Even if this woman is innocent of any direct involvement in the suicides of her previous husbands and attempted suicide of said current husband, something more is still going on. Perhaps she is NOT innocent in pushing these men over the edge, ie. emotional abuse.

    Obviously this patient is in an extremely fragile state of mind. As healthcare practioners we are responsible to care for all areas of the patient - mind, body and spirit. You must protect your patient's well being. Just because the police have not charged her and don't consider her a suspect doesn't mean that she doesn't play some role. I would vote to closely monitor her interactions with her husband until the theory of her involvement can be disproved.

    Unless she is literally meeting these men in some sort of 12 step group for people suffering from suicidal tendenancies something very out of the ordinary is going on.
    Thank You! This is the type of input I was seeking and hoping to benefit from. The care team just wants to do "right" by the patient and is seeking a good outcome. This patient care scenario has a situational dynamic not usually seen or managed in my practice. This is why I presented this case study to the group. I was seeking professional guidance and the feedback presented here can be used in positive way if so allowed.

    -HBS
  4. by   nurseunderwater
    i suppose that is why i was wondering about it too. it's in the dc area...3 times, gsw to the head....it's just so unusual i should think it would be easy to track down..i dunno....just thinking.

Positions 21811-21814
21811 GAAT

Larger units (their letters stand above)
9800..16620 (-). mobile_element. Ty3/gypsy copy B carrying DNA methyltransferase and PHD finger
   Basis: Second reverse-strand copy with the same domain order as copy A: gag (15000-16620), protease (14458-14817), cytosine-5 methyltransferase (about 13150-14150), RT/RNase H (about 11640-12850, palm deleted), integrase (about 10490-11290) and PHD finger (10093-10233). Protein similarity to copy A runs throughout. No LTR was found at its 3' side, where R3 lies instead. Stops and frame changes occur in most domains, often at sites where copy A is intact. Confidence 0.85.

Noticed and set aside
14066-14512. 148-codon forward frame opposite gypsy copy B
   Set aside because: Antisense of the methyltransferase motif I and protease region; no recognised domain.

5. by   hbscott
    Quote from lizz
    Just wondering what your thoughts are on this, HBS, since this case is so unusual. Even if it isn't a technical violation, isn't there a bit of a risk here?
    Good Point! I have considered all possibilities as you have noted and have very carefully shielded the unique facts about this case. If I could be more forthcoming on exactly how I have done that then there would be risks involved in revealing too much. I will tell you that I do see patients from multiple and remote geographical locations due to the unique advanced imaging and reconstruction (plastic surgery) work I do. And I do travel...

    -HBS
    Last edit by hbscott on Mar 15, '04
  6. by   hbscott
    Quote from nurseunderwater
    i suppose that is why i was wondering about it too. it's in the dc area...3 times, gsw to the head....it's just so unusual i should think it would be easy to track down..i dunno....just thinking.